A “spendthrift clause,” enforceable in many states, is a provision written into an irrevocable trust document that restricts creditors of a beneficiary from reaching the trust’s property. The concept is far from new, but for over 100 years, drafting errors have been rendering such provisions moot.
In 1910, Harry S. Langhorne learned this lesson the hard way. The Virginia Supreme Court ruled that creditors could reach a spendthrift trust that he had established and funded for his benefit. The rationale? A person should not be able to shirk his creditors by simply placing his or her property into a trust, whether revocable or irrevocable. Without additional restriction on the use of said property, there is little difference between holding the property in trust and holding it outright. And that’s where creditors find room to make their argument. Thus, when Mr. Langhorne placed his own assets in a revocable trust for his own benefit, he learned that this action did not shield his assets from his creditors.
A recent Virginia case expounds upon this point. Corinne Salahi fell into a similar trap when she tried, but failed, to protect her assets by creating an irrevocable trust for her and her husband’s benefit. In the event of his death, the trust provided that she would then be the sole beneficiary. When Mr. Salahi died, Mrs. Salahi became the sole beneficiary, and the irrevocable trust directed that Ms. Salahi was entitled to the income or principal of the irrevocable trust, as she so directed and desired. Like Mr. Langhorne, Ms. Salahi had a virtually unrestricted ability to use the trust property, and like Harry, she learned that the law would not protect the property from her creditors, just because it was placed these assets in an irrevocable trust, with a spendthrift clause.
While federal bankruptcy law respects spendthrift clauses in irrevocable trusts created by a third parties for a beneficiary (whether related or not), it only does so when there is some real restriction on the beneficiary’s use of the trust property. Such restrictions are interpreted in light of the state law, which applies to the irrevocable trust. And, while Virginia state law honors spendthrift clauses, it will not necessarily do so when the person who creates the trust, contributes property to the trust, and is a beneficiary of the trust. Because Ms. Salahi had more or less full access to, and control over, the assets in the irrevocable trust that she created and funded, the Bankruptcy Court ruled that the property in the irrevocable trust was subject to her creditors.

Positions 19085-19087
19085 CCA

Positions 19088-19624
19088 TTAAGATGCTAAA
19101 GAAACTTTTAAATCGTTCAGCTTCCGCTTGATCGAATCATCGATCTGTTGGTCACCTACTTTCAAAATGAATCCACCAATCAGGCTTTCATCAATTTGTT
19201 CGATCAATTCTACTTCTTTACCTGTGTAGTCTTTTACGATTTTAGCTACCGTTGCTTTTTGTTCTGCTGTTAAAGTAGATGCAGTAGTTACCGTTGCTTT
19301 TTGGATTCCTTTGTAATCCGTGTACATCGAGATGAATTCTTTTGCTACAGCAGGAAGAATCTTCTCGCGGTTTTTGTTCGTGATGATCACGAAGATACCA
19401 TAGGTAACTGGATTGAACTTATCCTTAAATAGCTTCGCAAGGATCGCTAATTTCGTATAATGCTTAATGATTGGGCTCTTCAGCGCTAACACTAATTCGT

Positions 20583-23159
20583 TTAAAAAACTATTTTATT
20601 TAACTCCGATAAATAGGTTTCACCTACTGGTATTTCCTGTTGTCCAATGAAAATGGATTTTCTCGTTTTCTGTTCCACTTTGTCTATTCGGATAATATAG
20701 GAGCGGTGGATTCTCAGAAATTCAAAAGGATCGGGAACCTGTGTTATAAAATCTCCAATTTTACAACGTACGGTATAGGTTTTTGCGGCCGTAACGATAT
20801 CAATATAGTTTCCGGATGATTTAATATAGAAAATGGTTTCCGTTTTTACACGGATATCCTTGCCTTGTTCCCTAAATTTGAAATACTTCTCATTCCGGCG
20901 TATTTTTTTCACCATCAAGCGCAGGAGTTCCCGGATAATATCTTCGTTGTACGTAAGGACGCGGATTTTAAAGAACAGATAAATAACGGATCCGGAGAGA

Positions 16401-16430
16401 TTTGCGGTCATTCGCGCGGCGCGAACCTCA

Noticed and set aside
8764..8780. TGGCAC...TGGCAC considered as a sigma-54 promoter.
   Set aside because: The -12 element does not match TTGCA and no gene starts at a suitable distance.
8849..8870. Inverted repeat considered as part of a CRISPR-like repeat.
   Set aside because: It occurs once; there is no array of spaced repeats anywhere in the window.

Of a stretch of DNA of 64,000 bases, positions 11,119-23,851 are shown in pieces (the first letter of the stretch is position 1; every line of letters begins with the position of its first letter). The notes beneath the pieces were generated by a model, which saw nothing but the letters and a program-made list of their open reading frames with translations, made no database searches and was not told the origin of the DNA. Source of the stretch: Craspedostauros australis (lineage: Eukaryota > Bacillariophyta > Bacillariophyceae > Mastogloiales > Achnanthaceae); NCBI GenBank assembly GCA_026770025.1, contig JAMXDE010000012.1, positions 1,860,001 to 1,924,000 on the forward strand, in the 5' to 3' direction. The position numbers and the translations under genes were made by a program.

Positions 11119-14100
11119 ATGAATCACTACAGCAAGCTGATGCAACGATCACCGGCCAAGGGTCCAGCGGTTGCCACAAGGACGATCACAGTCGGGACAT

The lesson? In order to protect your assets from your creditors, you must do more than just placing these assets in an irrevocable trust for your benefit. You must give up some control over the assets and/or use of the assets. The trust document must be carefully drafted, with special attention given to what state law will apply. If done properly, creditors can be held at bay.
This case was before Virginia became the 13th state to adopt legislation to allow for self-settled irrevocable trusts, which are exempt from the creditors of the person who creates and funds the trust. But, even under this new law, the irrevocable trust that Ms.Salahi created would not have protected her assets from her creditors. She just had too much control over the assets of the trust. For more information, see our recent blog Virginia: The New Kid on the Block.
– Gary Altman, Esq. and Coryn Rosenstock